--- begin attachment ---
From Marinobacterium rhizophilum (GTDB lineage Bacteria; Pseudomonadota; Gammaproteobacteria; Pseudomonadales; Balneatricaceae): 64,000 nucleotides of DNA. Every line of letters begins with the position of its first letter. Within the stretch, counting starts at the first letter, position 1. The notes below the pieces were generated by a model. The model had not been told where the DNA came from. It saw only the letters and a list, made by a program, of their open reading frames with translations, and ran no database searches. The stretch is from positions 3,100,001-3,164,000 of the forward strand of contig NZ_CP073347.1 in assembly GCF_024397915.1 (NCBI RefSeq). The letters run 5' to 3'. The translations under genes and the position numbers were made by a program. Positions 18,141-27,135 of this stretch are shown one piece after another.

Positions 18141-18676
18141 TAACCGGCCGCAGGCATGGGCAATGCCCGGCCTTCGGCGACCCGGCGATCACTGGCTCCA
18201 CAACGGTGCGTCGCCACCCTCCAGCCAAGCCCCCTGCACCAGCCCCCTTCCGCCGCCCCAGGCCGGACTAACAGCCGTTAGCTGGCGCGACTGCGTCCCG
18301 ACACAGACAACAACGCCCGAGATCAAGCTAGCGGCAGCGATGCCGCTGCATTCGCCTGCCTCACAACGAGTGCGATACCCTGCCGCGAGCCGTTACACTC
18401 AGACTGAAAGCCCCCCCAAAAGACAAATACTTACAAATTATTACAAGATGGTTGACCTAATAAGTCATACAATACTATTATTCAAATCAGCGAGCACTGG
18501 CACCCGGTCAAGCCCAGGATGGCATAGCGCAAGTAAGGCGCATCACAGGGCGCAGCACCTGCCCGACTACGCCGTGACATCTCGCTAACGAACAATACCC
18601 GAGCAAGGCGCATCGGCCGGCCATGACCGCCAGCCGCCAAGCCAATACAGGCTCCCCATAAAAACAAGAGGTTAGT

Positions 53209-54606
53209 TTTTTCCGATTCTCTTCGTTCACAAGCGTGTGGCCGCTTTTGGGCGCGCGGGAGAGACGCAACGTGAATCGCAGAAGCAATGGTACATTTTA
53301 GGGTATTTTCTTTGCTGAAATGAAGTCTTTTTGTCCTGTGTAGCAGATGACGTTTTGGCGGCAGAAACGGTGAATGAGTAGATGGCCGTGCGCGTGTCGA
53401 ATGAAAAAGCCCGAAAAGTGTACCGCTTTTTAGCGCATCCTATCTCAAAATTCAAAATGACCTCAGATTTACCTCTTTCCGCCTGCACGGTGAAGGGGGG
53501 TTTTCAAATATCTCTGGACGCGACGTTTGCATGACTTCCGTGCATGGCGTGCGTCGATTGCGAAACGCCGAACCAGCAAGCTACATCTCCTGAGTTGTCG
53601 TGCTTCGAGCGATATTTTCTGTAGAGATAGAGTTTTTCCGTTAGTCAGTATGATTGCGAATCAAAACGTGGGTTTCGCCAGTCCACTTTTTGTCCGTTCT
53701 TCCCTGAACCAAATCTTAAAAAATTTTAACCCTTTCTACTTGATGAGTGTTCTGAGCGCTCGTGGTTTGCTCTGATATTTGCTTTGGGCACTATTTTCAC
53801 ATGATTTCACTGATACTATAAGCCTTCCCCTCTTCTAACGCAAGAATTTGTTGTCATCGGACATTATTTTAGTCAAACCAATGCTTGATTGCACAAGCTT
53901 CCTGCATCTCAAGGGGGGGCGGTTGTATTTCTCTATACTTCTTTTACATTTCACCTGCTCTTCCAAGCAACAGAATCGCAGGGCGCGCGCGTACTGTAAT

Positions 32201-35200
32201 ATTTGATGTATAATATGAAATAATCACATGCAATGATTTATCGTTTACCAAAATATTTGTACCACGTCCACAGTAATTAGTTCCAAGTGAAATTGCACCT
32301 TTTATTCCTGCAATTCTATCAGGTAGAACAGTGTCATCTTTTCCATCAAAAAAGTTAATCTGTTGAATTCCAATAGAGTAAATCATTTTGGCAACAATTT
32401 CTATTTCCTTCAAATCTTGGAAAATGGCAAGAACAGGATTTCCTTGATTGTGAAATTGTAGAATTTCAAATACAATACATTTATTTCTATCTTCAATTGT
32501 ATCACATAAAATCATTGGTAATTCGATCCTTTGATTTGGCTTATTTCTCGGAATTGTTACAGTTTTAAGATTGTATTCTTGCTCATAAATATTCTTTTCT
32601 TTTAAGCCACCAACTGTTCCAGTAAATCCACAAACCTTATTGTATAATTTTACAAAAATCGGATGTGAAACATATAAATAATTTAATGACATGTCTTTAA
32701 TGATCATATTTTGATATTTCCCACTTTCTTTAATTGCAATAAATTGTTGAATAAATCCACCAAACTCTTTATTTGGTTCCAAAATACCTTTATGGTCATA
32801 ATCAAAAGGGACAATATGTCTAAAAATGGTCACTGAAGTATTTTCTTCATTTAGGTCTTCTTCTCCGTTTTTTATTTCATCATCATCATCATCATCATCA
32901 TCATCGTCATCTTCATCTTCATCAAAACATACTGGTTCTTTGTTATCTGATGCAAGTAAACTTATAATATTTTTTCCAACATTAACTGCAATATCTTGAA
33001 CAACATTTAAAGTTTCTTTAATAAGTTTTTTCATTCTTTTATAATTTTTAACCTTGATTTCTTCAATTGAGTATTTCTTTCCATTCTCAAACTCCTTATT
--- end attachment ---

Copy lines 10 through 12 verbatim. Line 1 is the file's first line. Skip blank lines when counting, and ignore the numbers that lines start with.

53209 TTTTTCCGATTCTCTTCGTTCACAAGCGTGTGGCCGCTTTTGGGCGCGCGGGAGAGACGCAACGTGAATCGCAGAAGCAATGGTACATTTTA
53301 GGGTATTTTCTTTGCTGAAATGAAGTCTTTTTGTCCTGTGTAGCAGATGACGTTTTGGCGGCAGAAACGGTGAATGAGTAGATGGCCGTGCGCGTGTCGA
53401 ATGAAAAAGCCCGAAAAGTGTACCGCTTTTTAGCGCATCCTATCTCAAAATTCAAAATGACCTCAGATTTACCTCTTTCCGCCTGCACGGTGAAGGGGGG